Florida Citrus Sports, the membership-based organization that sponsors two college football bowl games at Camping World Stadium each year, uses the motto “Big Time” to describe its events.
And perhaps one of the biggest “Big Time” events in the organization’s near 70-year history will happen next weekend as the University of Miami will square off with the Florida Gators in the third edition of the Camping World Kickoff Classic, Saturday, Aug. 24, at 7 p.m.
Originally scheduled for Week One of the college football season, Florida Citrus Sports and ESPN lobbied and were granted permission from the NCAA to move this game to Aug. 24, earning the unofficial moniker of “Week Zero”.
“Traditionally we’ve hosted some really great college football games that have garnered a lot of national attention in Florida Citrus Sports history. The 1994 neutral site game between Florida State and Notre Dame, the 1991 Citrus Bowl Game where Georgia Tech won a share of the national championship, and our first Kickoff Classic a few years ago when we paired Florida State with Ole Miss are prime examples,” FC Sports Executive Director Steve Hogan said. “But I’ll admit this game has a little different buzz about it in terms of both prestige and national interest. It’s potentially one of the biggest college football games ever played in Orlando.”
Many factors support the notion.
First, the national attention the game will receive makes it bigger than a normal opener. It is one of just Division 1 games that weekend (Hawaii is hosting Arizona at 10:30 p.m. that night) and given that it is the only one in prime time game featuring two teams with national brands, the eyes of the college football world will be focused on Central Florida next Saturday.
ESPN has added to that excitement by announcing its Game Day Crew will broadcast from Disney on Saturday leading up to the game.
The contest – at least for one year – resumes one of the most bitter and hard fought rivalries in college football history. Miami and Florida had previously played every year from 1938 to 1987, but this will be only the third meeting since a four-game series that concluded in 2004.
When the yearly series ended in 1987, which coincided with the Hurricanes’ seventh win in the last nine games, there was more than a little bitterness from Miami fans.
In a 1987 Orlando Sentinel article, columnist Brian Schmitz wrote a scathing article critical of Florida’s decision to drop the Hurricanes from their annual schedule. Schmitz – arguing that is was a great series with a great history that needed to be preserved – felt the rivalry should be continued and was not buying the official Florida explanation that they were not renewing the series because they wanted to pursue a more “national” schedule.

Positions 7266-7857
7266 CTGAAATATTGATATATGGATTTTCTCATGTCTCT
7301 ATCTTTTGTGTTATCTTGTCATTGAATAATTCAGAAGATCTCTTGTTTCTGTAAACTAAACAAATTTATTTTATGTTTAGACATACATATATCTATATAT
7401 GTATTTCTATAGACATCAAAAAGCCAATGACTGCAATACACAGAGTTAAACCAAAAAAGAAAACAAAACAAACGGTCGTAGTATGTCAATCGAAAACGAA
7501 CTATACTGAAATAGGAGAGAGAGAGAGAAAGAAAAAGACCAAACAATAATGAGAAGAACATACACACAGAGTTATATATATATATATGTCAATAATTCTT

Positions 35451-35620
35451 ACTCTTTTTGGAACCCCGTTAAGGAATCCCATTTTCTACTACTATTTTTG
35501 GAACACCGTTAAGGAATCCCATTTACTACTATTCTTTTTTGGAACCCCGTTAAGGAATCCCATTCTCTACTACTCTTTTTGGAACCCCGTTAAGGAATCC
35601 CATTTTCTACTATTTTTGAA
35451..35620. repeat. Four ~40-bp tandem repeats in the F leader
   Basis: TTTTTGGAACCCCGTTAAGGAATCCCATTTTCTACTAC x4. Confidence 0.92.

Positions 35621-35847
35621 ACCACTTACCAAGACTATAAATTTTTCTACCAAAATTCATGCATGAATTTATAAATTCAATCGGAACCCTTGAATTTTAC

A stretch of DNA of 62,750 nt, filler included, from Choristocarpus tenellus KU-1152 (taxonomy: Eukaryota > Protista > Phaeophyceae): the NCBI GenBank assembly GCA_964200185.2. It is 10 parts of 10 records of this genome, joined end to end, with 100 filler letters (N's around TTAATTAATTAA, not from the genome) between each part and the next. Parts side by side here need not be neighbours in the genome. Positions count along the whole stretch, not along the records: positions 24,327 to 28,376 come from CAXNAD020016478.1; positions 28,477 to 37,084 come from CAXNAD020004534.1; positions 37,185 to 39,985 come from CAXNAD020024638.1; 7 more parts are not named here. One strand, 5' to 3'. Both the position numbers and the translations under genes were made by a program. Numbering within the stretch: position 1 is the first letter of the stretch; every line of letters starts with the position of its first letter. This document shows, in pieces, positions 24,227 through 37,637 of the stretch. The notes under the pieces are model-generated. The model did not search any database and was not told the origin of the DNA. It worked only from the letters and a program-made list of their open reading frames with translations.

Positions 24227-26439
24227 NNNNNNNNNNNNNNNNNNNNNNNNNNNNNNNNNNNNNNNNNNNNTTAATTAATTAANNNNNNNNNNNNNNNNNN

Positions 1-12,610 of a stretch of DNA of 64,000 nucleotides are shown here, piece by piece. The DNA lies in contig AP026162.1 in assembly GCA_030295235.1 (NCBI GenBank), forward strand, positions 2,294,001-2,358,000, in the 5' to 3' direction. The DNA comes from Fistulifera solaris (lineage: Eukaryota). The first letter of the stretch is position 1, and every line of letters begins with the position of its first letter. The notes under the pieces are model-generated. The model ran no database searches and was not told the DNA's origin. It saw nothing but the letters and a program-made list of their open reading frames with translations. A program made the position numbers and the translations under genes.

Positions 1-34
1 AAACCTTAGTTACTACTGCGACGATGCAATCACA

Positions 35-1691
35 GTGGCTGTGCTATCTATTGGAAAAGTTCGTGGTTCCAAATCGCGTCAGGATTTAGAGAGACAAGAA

Other than resuming the series and the being the only prime time college football game on television, there is also the interest in the momentum that each team appears to be building entering 2019.
After several down years, Florida won 10 games under first-year head coach Dan Mullen in 2018 and enters the season ranked in the top 15. Miami, which recently hired Manny Diaz to replace the retiring Mark Richt, features an exciting young defense that yearns to return to national prominence. The two schools have combined for eight national championships.
Florida Citrus Sports does not have to worry about the normal things associated with hosting a bowl game, like practice schedules, official team hotels, entertainment and special events (the teams will arrive in Orlando the afternoon before the game and leave immediately after), but Hogan noted there were still a lot obstacles to putting together Miami-Florida game.
“There are about a hundred moving parts putting these games together and it certainly does not happen overnight,” Hogan said. “We start working on these games at least four years in advance. You have to make sure schedules match up, and then there are the negotiations to handle between the teams, with their conferences, your television partners, the NCAA and your sponsors. In general we try to put together two teams with national appeal but we also want one of them to be in our region. This year, we were fortunate to get two national brands that happened to both be from the state of Florida.”
Hogan added the benefits to hosting a game of this stature far outweigh the intensive efforts it takes to put one on.
“We’re going to have a lot of local fans of both schools attend this game, but we will also have a many fans from outside the immediate area that will come in and stay a couple of days,” Hogan noted. “It’s estimated that this game will have an economic impact of between $30 and $60 million for the area and that is a huge plus for our community, especially this time of year. But that’s only half the story. This broadcast and the accompanying publicity generated from this game is really a huge commercial for Camping World, Orlando, Central Florida, and Florida Citrus Sports -- and the value of that is something that gets overlooked a lot.”
No tickets remain for public sale (a few Florida Citrus Sports memberships are available that include a ticket to the UF-Miami game), but the excitement this game is generating can be seen in the secondary ticket market where 50-yard line seats are going for as much as $940 each and upper level seats are selling in the $250 range.